Writing poetry can help youth uncover their sense of agency and self-worth as they overcome challenges and engage productively with personal differences. We will explore what possibilities can open up for youth when they are treated as artists with a vision worth realizing and given the support and skills to be courageous in their creative goals. We will highlight inspiring practices in teaching poetry with youth, and get interactive with our audience to explore learning about different viewpoints and identities through writing.
Room B318 Event 13: Renee Saklikar:  Performance as a Site of Research. Panelists: Wade Compton, Jordan Abel, Jen Currin, Ray Hsu. Poetry Craft & Criticism; Poetry Readings
In the crosshairs of language, literature, spoken word, and drama, lies the modern day poetry reading. What practices do published poets employ to produce a literature that inhabits the aural as well as the demands of the text? How might poets respond to bpnichol's dictum: performance as a site of research: Wayde Compton, Jordan Abel, Jen Currin, and Ray Hsu in conversation with Renee Sarojini Saklikar, will give short talks about their poetic practice and their ideas on approaches to poetry.
Room B315 Event 14: Literary Magazine Group Reading 1.
Join us to hear work by Elise Partridge (reading from Event), Doretta Lau (Ricepaper), Andrea Bennett (Geist), Jeff Steudel (subTerrain) and Elee Kraljii Gardiner (Prism). Hosted by Elizabeth Bachinsky.
3:00 pm – 3:30 pm
Buchanan A Upper Foyer Coffee Break
Coffee provided.
3:30 pm – 5:00 pm
Lecture hall A101 Plenary Session: First Page Challenge.
In this exciting, interactive group event, an agent, writing teacher and editor will review the first pages of works of fiction and creative non-fiction submitted in advance by anonymous conference participants. They’ll provide quick critiques and answer the burning question: would they keep reading on?
5:00 pm – 7:30 pm
Various locations Dinner Break.
UBC restaurants at the Student Union Building and across campus as well as in town nearby are available for takeout and sit-down lunches. See the printed program for a dining guide.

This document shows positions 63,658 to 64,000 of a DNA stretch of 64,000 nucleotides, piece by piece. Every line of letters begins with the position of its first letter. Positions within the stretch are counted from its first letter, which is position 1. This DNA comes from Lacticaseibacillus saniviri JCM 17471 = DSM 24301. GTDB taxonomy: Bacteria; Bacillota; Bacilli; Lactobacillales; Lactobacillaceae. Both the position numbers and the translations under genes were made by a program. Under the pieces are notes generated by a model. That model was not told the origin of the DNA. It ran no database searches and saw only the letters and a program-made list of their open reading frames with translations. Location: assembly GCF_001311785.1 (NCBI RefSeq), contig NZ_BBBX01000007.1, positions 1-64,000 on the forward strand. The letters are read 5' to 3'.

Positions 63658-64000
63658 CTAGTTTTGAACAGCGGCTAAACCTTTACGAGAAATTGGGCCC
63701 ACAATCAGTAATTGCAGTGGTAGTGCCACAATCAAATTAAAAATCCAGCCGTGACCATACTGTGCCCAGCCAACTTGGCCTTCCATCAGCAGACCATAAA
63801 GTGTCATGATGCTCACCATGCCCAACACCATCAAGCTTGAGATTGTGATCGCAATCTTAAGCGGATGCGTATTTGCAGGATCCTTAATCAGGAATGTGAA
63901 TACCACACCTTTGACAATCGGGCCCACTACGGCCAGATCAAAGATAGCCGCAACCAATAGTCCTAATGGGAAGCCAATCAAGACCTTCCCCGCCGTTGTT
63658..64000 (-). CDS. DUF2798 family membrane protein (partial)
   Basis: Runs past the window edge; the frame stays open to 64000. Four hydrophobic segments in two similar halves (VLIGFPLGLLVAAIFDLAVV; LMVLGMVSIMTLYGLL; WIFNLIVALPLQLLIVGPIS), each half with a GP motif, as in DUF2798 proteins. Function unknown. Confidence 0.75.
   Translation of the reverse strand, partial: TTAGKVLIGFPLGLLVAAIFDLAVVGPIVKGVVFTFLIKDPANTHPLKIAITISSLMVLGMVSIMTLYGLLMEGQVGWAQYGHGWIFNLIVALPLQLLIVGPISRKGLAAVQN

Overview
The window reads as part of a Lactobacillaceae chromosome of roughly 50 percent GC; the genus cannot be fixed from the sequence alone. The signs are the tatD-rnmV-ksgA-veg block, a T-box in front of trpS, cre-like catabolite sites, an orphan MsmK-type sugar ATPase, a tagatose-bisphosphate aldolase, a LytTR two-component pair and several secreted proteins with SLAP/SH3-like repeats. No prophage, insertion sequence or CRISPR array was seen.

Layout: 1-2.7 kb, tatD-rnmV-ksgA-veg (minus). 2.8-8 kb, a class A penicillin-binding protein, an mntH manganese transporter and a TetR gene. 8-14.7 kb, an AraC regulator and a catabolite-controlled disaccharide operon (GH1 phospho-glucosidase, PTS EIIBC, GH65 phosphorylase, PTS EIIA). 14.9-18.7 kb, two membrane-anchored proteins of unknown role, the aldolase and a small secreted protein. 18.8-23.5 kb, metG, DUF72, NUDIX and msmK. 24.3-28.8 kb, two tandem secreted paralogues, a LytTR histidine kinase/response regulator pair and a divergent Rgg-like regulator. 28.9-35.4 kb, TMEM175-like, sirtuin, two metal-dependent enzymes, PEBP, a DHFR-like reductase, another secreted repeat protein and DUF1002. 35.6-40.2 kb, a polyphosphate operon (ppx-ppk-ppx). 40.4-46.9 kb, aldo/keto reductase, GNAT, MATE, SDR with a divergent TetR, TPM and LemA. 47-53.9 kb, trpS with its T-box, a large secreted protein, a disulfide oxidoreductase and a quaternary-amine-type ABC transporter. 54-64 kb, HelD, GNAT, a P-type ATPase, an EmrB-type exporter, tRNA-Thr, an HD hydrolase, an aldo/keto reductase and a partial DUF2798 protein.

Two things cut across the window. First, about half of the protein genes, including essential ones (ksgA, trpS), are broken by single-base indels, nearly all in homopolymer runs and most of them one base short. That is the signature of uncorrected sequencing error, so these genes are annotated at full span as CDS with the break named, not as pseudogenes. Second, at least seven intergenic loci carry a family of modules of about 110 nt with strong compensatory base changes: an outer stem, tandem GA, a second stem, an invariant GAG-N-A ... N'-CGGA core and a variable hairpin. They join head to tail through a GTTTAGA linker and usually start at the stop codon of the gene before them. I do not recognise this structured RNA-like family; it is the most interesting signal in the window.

8:00 pm – 9:30 pm
Frederick Wood Theatre Keynote Reading
A reading and conversation with Amy Bloom. Amy in conversation with Catherine Bush from the University of Guelph. Book sales by Kidsbooks.
9:30 pm – 12:00am
Thea’s Lounge, UBC Graduate Centre Evening Reception & Reading
An evening reception, including a special reading event. Details to come.
8:30 am – 4:00 pm
Buchanan A Upper Foyer Registration
Check in and pick up your nametag and conference package if you were not able to do so on Thursday or Friday.
9:00 am – 5:30 pm
Buchanan A Upper Foyer Book Fair
Book sales by UBC Bookstore. Representatives from literary magazines and small presses from across Canada will be present.
9:00 am – 10:15 am
Room B218 Event 15: Daniel Scott Tysdal: Creative Writing and English Studies: Reassessing the Relationship. Panelists: Christian Bok, Larrisa Lai, Sharon Thesen. Craft & Criticism
As a practice, field, and course of study, creative writing has neither a stable nor a uniform place with regard to English Studies. Indeed, creative writing is often viewed equally as a heterodox outlier within English departments and as a growth area that might reinvigorate such departments. How might we reimagine the relationship between creative writing and English? This session will feature a short talk by each panellist, followed by full-panel discussion and a question period.